Second Round (#65 overall)

Lenny Torres Jr., RHP, Beacon High School (N.Y.) - Slender, athletic, projectable righty with clean mechanics. Fastball sits 92-94 mph with good command. Also mixes in an above-average slider, a cutter, and a changeup. Committed to St. John's.

Parker Meadows, OF, Grayson High School (Ga.) – Brother of Pirates outfielder Austin Meadows. Strong, athletic center fielder with above-average speed and arm strength. Somewhat raw hit tool. Committed to Clemson.

Austin Becker, RHP, Big Walnut High School (Ohio) - Tall, projectable righty with a high ceiling. Fastball sits in the lower-90s but has hit 96 mph. Secondaries include a curveball and changeup, both need some work. Committed to Vanderbilt.

Matt McLain, SS/2B, Beckham High School (Calif.) - All-around player with an above-average hit tool. Otherwise shows average power and decent speed. Likely to stick at shortstop, but could develop some versatility at other positions. Committed to UCLA.

Tanner Dodson, RHP, California - Has served as Cal's closer because he also played the outfield regularly. Could become a starter as a pro. Throws a 92-94 mph fastball, slider, curveball, and changeup. Athletic, mid-sized frame.

Third Round (#100 overall)

Josh Breaux, RHP/C McLennan Junior College (Texas) - Live arm. Fastball sits 95-98 mph and gets up to triple digits, but he reportedly wants to be a position player. Has a good power bat that could be developed in college. Committed to Arkansas.

Kyle Isbel, OF, UNLV - Left-handed contact hitter with developing power and plate discipline. All tools are slightly above-average, but none are spectacular. Unclear if he will be able to stick in center field.

Cal Raleigh, C, Florida State - Offensive-minded catcher. Passable defensive tools, shows above-average power potential. Contact has been inconsistent over his college career.

Jeremy Pena, SS, Maine - Plus to potentially plus-plus all-around defender at shortstop. Fringe bat with below-average power, but has some room to develop. Above-average speed. Son of former major leaguer Geronimo Pena.

Austin Bergner, RHP, North Carolina - Former Red Sox draft pick in 2016. Arsenal includes a 94-mph fastball, plus changeup, and a work-in-progress curveball. May profile better in the bullpen.

Later Rounds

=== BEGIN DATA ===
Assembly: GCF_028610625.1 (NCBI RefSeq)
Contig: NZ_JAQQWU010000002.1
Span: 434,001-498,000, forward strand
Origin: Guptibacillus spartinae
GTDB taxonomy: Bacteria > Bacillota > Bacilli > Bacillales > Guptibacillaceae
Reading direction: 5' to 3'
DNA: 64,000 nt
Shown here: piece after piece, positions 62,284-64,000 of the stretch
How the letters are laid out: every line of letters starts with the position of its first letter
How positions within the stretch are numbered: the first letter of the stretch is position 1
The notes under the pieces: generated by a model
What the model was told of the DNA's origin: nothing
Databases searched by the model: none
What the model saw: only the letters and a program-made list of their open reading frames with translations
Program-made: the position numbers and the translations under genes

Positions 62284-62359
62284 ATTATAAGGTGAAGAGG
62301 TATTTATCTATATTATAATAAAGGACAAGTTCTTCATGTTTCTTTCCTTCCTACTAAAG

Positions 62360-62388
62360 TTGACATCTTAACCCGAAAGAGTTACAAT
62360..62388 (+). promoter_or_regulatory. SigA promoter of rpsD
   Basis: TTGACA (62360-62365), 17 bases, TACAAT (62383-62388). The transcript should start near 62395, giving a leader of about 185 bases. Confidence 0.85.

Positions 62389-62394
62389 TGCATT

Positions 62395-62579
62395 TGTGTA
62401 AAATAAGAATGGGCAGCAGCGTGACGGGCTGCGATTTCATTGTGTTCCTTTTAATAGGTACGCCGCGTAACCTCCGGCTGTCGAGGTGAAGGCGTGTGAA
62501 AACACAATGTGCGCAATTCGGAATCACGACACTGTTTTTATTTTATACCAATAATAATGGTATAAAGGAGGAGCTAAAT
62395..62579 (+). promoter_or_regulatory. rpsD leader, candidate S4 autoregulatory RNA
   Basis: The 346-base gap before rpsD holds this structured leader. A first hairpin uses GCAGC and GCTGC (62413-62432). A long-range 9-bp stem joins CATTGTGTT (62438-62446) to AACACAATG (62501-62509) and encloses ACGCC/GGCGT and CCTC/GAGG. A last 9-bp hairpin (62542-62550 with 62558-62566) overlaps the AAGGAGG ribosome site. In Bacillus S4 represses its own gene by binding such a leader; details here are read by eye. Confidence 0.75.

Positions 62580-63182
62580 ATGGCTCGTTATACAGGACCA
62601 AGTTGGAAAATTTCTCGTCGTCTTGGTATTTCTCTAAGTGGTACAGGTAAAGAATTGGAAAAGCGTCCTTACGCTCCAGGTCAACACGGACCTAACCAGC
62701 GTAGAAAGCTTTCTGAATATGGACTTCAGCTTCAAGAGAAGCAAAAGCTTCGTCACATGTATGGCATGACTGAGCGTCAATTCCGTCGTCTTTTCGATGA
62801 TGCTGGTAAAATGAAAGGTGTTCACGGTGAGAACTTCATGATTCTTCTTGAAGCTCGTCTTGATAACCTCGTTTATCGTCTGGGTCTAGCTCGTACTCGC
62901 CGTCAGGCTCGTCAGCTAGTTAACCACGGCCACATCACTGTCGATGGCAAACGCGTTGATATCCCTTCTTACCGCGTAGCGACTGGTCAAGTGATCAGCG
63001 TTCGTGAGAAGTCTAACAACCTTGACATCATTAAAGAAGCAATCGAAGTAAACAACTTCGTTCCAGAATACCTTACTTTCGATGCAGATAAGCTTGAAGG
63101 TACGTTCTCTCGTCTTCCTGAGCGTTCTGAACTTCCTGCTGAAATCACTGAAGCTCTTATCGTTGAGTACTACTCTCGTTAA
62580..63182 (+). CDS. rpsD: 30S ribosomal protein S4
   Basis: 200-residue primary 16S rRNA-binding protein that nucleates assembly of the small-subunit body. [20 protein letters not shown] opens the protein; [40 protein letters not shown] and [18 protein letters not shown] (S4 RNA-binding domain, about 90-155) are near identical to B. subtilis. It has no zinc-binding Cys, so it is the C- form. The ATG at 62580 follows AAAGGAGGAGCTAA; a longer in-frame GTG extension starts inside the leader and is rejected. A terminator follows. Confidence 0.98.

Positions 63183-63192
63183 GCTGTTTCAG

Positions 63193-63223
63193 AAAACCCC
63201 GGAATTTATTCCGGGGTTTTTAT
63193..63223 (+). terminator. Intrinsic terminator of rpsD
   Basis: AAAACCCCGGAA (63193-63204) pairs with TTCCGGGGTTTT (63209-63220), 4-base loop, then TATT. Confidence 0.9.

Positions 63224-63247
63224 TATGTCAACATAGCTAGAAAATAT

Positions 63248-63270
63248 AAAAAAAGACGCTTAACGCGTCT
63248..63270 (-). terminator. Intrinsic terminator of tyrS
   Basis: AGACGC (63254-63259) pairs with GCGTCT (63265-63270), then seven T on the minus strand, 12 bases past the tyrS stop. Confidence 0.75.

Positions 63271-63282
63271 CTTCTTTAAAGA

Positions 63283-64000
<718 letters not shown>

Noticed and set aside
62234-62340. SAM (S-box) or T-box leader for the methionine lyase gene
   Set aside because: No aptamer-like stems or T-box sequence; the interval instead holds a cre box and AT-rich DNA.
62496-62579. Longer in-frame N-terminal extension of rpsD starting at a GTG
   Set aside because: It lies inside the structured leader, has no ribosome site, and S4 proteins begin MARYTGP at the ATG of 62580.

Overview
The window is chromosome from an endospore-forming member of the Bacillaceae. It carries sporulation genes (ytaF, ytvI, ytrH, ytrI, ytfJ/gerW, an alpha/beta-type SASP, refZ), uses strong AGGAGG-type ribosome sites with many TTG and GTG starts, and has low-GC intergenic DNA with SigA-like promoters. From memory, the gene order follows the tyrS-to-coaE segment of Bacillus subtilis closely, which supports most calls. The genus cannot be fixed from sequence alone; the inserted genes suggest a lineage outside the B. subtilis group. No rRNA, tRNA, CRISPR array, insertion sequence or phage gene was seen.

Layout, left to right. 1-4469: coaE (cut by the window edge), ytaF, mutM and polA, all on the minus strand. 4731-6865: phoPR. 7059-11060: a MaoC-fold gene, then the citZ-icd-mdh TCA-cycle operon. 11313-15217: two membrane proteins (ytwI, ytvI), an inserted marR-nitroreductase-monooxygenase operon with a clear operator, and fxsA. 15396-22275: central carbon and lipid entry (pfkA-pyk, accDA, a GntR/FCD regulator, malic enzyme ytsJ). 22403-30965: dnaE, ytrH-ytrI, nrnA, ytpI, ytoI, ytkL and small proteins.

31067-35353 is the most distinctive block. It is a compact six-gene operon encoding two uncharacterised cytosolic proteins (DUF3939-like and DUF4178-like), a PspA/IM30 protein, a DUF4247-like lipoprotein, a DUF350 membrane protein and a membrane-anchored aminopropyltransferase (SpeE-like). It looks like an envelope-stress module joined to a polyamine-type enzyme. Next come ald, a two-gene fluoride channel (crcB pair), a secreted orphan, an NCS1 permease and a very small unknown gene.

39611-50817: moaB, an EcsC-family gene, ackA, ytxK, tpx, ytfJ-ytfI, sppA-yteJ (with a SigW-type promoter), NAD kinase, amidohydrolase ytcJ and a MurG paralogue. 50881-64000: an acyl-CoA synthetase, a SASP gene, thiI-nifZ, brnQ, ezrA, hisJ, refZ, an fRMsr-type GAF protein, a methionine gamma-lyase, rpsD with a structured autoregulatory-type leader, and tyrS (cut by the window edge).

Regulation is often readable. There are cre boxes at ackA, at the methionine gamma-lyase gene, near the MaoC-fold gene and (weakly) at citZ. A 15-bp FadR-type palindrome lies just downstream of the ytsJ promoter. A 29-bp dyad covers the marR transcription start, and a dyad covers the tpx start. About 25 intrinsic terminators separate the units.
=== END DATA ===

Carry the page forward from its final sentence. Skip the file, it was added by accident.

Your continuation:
Steve Hajjar, LHP, Central Catholic (Mass.) - Large-framed lefty from North Andover, Mass. with a low-90s fastball. Committed to Michigan. Likely slated for rounds 5-10.

Ryan Cusick, RHP, Avon Old Farms School (Conn.) - 6-foot-6 righty committed to Wake Forest. Low-90s fastball with a developing changeup and slider. Also likely slated for rounds 5-10.

Oraj Anu, OF, Wallace Community College (Ala.) - Athletic switch-hitter with massive power potential. Raw. Homeschooled prior to college, was picked by the Red Sox in 2017. Had been committed to Florida International, but went to community college instead. Could go anywhere between the 4th round and the 40th round.

Will Gambino, OF/RHP, Paul VI Catholic (N.J.) - Solid overall athlete could end up in the outfield or on the mound. Committed to Kentucky. Possible late-round flyer based on his athleticism.

Austin Deming, SS, Snow Canyon (Utah) - BYU commit with above-average power potential. Has reportedly received some interest from the Red Sox. Another possible late-round flyer.

Charlie McConnell, C, Northeastern - Smooth defensive backstop hit .289 for the Huskies. Reading, Mass. native attended Belmont Hill. Likely an organizational catcher, but does have some development opportunities on offense. Possible late-round pick.

Chris Chatfield, OF, South Florida - A 23rd-round pick of the Padres in 2015, Chatfield has had a bit of a rough go of it at USF. However, as a good athlete who also may have been able to play college football who boasts great raw power, it is possible the Red Sox or some other team could take a shot at him, especially if his price tag is not too high. And, of course, as I noted in 2015, it would be kind of cool to have SoxProspects Executive Editor Chris Hatfield chatting about Chris Chatfield on the Podcast, no?

Mike Andrews in the Founder and Editor-in-Chief of SoxProspects.com. Follow him on Twitter at @MikeAndrewsSP.